The virus that causes COVID-19 isolated from a patient in the U.S. Credit: National Institute of Allergy and Infectious Disease.
The virus that causes COVID-19 isolated from a patient in the U.S. Credit: National Institute of Allergy and Infectious Disease.

As businesses close to prevent the spread of Covid-19, the Nebraska Department of Labor will relax its requirements for those applying for unemployment between March 22 and May 2.

On Monday, Labor Commissioner John Albin announced the department plans to won’t require its applicants to be searching for work. He said it will also expedite the one-week waiting period for benefits, making those dollars available immediately. The Department of Labor will pay those benefits through the state’s trust which Albin said is well funded. The office is also working to make applying online, which already serves about 97 percent of applicants, easier.

Awarded benefits amount to 50 percent of how much workers typically make in a week with a $440 cap. Those benefits last 26 weeks or until the worker has received one-third their base period wages.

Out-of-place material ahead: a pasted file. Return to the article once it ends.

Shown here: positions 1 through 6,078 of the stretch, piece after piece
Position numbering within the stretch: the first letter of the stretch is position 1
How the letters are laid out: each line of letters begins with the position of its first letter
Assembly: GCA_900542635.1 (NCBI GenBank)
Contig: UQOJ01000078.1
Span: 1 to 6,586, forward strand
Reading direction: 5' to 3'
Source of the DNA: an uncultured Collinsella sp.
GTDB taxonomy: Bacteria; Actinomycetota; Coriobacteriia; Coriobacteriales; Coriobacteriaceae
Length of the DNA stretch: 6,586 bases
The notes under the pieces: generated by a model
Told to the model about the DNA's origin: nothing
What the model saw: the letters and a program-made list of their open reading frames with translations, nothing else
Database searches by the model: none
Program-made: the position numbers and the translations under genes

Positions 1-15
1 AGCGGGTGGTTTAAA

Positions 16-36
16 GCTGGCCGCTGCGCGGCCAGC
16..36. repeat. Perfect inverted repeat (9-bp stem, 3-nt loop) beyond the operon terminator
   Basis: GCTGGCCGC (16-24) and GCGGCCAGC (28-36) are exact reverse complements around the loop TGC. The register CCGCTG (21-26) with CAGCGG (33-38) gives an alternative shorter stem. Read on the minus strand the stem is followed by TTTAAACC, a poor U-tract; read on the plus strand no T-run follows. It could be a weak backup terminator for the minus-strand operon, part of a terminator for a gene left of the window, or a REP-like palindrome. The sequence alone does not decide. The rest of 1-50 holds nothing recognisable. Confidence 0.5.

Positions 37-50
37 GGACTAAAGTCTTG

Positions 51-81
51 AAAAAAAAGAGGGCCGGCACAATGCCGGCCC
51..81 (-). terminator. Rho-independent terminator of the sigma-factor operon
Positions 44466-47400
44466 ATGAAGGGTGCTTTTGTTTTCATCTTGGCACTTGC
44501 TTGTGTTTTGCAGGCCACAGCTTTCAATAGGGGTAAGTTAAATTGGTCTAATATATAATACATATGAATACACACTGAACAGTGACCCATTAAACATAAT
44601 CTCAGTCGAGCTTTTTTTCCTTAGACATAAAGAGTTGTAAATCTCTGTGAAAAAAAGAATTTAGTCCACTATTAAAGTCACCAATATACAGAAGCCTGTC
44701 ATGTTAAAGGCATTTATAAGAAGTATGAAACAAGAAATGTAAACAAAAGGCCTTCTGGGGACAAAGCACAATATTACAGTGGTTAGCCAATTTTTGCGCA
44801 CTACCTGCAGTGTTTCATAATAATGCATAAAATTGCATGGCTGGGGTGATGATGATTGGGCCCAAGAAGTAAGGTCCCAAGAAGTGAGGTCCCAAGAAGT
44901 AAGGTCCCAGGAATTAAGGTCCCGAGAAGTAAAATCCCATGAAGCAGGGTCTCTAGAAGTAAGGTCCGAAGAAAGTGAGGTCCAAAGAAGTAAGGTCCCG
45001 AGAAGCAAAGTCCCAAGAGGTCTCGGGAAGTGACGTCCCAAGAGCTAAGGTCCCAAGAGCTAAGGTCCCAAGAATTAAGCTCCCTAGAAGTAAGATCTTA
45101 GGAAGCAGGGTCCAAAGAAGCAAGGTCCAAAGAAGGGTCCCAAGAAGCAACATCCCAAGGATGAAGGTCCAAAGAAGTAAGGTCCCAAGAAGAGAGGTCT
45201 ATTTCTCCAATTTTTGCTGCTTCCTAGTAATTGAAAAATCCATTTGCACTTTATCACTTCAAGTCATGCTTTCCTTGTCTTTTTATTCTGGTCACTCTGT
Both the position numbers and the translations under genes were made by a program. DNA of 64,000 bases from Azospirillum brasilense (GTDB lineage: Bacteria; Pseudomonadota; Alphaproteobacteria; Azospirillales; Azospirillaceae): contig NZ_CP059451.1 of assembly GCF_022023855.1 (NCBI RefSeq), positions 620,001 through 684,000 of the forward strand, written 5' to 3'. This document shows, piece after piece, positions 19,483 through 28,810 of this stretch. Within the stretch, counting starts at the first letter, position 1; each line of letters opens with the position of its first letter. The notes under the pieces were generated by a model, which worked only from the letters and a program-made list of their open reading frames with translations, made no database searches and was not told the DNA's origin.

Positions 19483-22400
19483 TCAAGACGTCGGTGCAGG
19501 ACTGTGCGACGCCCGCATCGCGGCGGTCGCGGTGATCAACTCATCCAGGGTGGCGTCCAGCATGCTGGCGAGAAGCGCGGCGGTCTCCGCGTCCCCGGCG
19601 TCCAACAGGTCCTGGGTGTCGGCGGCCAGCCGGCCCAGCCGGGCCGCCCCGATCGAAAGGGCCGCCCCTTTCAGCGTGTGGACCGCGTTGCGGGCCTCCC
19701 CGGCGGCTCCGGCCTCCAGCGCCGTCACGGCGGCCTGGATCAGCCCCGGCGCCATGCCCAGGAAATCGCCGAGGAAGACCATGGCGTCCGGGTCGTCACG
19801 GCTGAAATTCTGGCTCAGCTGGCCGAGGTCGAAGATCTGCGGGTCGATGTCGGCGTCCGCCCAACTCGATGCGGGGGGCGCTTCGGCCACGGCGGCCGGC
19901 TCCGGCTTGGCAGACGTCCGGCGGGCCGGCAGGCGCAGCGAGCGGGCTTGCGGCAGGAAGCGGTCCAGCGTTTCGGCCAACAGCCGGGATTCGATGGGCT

Those benefits are available to hourly and salaried employees. However, some worry about the long-term consequences for hourly workers’ job security.

“As far as rights, what rights do low wage workers have, what protections they have every state is different and in Nebraska nothing protects low wage workers,” said Amanda McMahon, managing attorney with Legal Aid of Nebraska’s Agricultural Worker Rights Program.

Nebraska does not guarantee hourly workers sick pay, unlike states like Oregon and Maryland, nor pay during a state of emergency or disaster.

Several large private companies like Walmart, Starbucks and corporately owned McDonald’s have promised some form of paid leave. However McMahon said she’s worried for Nebraskans in jobs like manufacturing and agriculture where there are less safety nets.

McMahon said workers in fear of losing their job during this time should have copies or pictures of their employee handbook and make sure any promises their boss makes about their job’s future during this time is in writing.

For other questions, McMahon recommended calling programs like Legal Aid of Nebraska as well as regional programs like the Heartland Workers Center which can educate workers on their rights and assist them in legal representation.

For more information on how to respond to Covid-19 questions in the workplace, check out Legal Aid of Nebraska’s employment FAQ.

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Chris Bowling

Chris has worked for The Reader since January 2020. As an investigative reporter and news editor he’s taken deep dives into topics such as police transparency, affordable housing and COVID-19. Originally...

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